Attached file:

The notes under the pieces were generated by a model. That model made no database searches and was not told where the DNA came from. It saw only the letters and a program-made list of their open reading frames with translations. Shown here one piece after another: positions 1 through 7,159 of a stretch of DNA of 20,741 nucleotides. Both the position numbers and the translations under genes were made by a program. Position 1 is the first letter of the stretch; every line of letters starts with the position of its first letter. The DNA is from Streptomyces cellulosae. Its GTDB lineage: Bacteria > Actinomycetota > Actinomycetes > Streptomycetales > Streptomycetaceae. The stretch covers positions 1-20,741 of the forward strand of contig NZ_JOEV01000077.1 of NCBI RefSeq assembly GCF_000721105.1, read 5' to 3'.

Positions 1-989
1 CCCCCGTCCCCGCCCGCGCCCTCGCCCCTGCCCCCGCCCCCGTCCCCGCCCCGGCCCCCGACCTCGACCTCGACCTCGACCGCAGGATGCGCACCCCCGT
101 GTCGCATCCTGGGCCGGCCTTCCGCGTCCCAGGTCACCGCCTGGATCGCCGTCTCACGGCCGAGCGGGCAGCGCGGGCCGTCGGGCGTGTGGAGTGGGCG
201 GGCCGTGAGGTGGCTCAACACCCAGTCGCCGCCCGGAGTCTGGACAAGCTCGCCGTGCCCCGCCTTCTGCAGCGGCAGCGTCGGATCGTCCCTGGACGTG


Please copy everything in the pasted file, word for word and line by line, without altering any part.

The notes under the pieces were generated by a model. That model made no database searches and was not told where the DNA came from. It saw only the letters and a program-made list of their open reading frames with translations. Shown here one piece after another: positions 1 through 7,159 of a stretch of DNA of 20,741 nucleotides. Both the position numbers and the translations under genes were made by a program. Position 1 is the first letter of the stretch; every line of letters starts with the position of its first letter. The DNA is from Streptomyces cellulosae. Its GTDB lineage: Bacteria > Actinomycetota > Actinomycetes > Streptomycetales > Streptomycetaceae. The stretch covers positions 1-20,741 of the forward strand of contig NZ_JOEV01000077.1 of NCBI RefSeq assembly GCF_000721105.1, read 5' to 3'.

Positions 1-989
1 CCCCCGTCCCCGCCCGCGCCCTCGCCCCTGCCCCCGCCCCCGTCCCCGCCCCGGCCCCCGACCTCGACCTCGACCTCGACCGCAGGATGCGCACCCCCGT
101 GTCGCATCCTGGGCCGGCCTTCCGCGTCCCAGGTCACCGCCTGGATCGCCGTCTCACGGCCGAGCGGGCAGCGCGGGCCGTCGGGCGTGTGGAGTGGGCG
201 GGCCGTGAGGTGGCTCAACACCCAGTCGCCGCCCGGAGTCTGGACAAGCTCGCCGTGCCCCGCCTTCTGCAGCGGCAGCGTCGGATCGTCCCTGGACGTG